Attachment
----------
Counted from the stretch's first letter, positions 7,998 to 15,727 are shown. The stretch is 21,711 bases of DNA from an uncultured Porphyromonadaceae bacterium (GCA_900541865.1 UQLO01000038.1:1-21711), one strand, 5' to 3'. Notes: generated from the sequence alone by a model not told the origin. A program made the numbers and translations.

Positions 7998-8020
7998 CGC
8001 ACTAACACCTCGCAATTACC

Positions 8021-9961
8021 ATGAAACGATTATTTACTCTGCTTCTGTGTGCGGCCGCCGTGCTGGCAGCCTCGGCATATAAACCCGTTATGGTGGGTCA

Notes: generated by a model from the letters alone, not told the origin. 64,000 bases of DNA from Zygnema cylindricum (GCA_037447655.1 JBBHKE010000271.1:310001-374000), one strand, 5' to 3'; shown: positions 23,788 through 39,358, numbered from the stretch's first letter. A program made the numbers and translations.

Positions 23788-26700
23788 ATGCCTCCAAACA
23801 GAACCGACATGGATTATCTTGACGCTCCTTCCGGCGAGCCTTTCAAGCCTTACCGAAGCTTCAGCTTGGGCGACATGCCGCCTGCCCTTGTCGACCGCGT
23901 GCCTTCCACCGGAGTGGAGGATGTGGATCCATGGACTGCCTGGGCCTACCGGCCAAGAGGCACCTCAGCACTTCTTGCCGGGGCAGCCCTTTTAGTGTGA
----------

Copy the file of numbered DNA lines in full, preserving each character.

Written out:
Counted from the stretch's first letter, positions 7,998 to 15,727 are shown. The stretch is 21,711 bases of DNA from an uncultured Porphyromonadaceae bacterium (GCA_900541865.1 UQLO01000038.1:1-21711), one strand, 5' to 3'. Notes: generated from the sequence alone by a model not told the origin. A program made the numbers and translations.

Positions 7998-8020
7998 CGC
8001 ACTAACACCTCGCAATTACC

Positions 8021-9961
8021 ATGAAACGATTATTTACTCTGCTTCTGTGTGCGGCCGCCGTGCTGGCAGCCTCGGCATATAAACCCGTTATGGTGGGTCA

Notes: generated by a model from the letters alone, not told the origin. 64,000 bases of DNA from Zygnema cylindricum (GCA_037447655.1 JBBHKE010000271.1:310001-374000), one strand, 5' to 3'; shown: positions 23,788 through 39,358, numbered from the stretch's first letter. A program made the numbers and translations.

Positions 23788-26700
23788 ATGCCTCCAAACA
23801 GAACCGACATGGATTATCTTGACGCTCCTTCCGGCGAGCCTTTCAAGCCTTACCGAAGCTTCAGCTTGGGCGACATGCCGCCTGCCCTTGTCGACCGCGT
23901 GCCTTCCACCGGAGTGGAGGATGTGGATCCATGGACTGCCTGGGCCTACCGGCCAAGAGGCACCTCAGCACTTCTTGCCGGGGCAGCCCTTTTAGTGTGA